9 Common Blacksmith Terms to Know

Common Blacksmith Terms - Brown County Forge

If you’re familiar with Wile E. Coyote and the Roadrunner, you’ve come across blacksmith terms before.

The coyote is always scheming to drop an anvil on the roadrunner, but ends up getting flattened himself.

In this post, I’m going to lay out 9 common blacksmith terms to know.

1. Blacksmith Terms #1: The Anvil

Now that blacksmiths are a lot less common, our first introduction to anvils probably came from watching Looney Tunes.

It seems like some cartoon character was always getting turned into an accordion after being flattened by an ACME anvil.

For blacksmiths, the anvil is one of the most essential pieces of equipment.

It’s where all the work gets done.

All traditional anvils have a similar shape:

  • Horn – for bending hot metal
  • Face – the flat area where you do most of your work
  • Hardie – the square hole used for tools with square posts that fit into the anvil
  • Pritchel – the round hole used for punching holes and making holes wider through drifting
  • Neck – the center mass of the anvil
  • Feet – the base of the anvil

2. The Forge

Blacksmith's Forge - Brown County Forge

This blacksmith term can be confusing sometimes because it refers to two things:

  1. A forge is the blacksmith’s shop, the building where he or she works.
  2. The forge is also the contained fire that the blacksmith uses to heat up metal. (The above photo is of a propane forge in my shop.)

Brown County Forge refers to the blacksmith shop where I work.

Inside that blacksmith’s shop, there are a couple of forges I use to heat the steel I hammer on.

Forges can be coal, gas, charcoal, or wood-fired.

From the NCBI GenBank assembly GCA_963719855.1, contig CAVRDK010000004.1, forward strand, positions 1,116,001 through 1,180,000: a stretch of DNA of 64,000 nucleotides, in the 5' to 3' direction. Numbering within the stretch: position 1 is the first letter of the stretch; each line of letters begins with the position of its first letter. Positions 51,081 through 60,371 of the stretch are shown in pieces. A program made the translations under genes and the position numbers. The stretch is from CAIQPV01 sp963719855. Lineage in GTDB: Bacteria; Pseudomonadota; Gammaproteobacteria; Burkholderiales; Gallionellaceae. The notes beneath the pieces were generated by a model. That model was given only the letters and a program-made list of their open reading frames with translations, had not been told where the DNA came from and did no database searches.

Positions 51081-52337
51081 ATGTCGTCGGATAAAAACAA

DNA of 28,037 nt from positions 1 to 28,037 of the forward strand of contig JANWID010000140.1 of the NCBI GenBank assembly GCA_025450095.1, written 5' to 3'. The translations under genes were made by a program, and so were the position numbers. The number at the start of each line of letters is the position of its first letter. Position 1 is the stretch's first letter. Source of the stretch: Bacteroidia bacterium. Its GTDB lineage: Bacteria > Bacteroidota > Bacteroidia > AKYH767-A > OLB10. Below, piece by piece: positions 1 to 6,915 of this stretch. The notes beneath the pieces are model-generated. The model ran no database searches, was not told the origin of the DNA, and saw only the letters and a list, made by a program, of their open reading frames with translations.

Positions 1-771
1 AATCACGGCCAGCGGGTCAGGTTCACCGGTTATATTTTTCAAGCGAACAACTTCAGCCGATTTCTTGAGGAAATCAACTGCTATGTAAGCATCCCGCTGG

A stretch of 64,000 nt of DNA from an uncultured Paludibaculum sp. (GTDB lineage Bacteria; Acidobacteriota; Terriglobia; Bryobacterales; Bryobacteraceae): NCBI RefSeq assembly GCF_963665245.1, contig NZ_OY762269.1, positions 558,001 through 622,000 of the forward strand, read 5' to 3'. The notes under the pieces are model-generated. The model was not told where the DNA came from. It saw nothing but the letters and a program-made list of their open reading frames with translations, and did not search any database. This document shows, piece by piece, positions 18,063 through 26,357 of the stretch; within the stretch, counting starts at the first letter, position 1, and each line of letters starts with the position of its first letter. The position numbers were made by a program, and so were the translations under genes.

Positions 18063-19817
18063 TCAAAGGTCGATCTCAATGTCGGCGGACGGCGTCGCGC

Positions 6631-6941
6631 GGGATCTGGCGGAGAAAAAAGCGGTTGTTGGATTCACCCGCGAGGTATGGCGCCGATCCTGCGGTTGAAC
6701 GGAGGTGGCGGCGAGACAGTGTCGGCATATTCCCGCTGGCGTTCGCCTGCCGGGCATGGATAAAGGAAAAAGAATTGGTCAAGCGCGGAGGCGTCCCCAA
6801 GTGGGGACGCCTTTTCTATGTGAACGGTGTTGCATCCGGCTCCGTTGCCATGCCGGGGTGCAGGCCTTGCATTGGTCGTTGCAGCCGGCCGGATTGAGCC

The two most common fuel types for forges are coal and propane.

Charcoal and wood are less common because they aren’t as efficient. Meaning they don’t get hot enough or they burn up too quickly.

3. Blacksmith’s Tongs

Tongs of all types are used to pick up things that are too hot for your bare hands.

Whether it’s a steak on the grill or steel from the forge, it’s the same idea.

Blacksmiths rely on tongs in two ways:

  1. To keep distance between their hands and hot metal.
  2. And to grip the hot metal securely while they hammer on it.

There are many, many different styles of tongs out there. Each type is suited to picking up and holding a particular size of steel.

Some tong types are more versatile than others, meaning they can be used for many different projects.

The type of tongs I use most often in the shop are V-Bit Bolt tongs. They have square jaws that make it easy to pick up round, square, and flat pieces of steel.

I use them for 98% of the things I make in the shop.

4. Blacksmith’s Hammers

Blacksmith's Hammer - Brown County Forge - Terran Marks

Blacksmith’s hammers are a little different from common claw hammers:

  • They weigh more: 2-3 pounds vs. 1-1.5 pounds.
  • They have a cross peen on the back rather than a claw for pulling nails.

You don’t need a cross peen hammer to hammer on steel, though.

As long as your hammer is at least 2 pounds and it’s manageable for you, you’re good to go.

Common phrase that we use today: To go at something “hammer and tongs” means to be fully committed and working hard.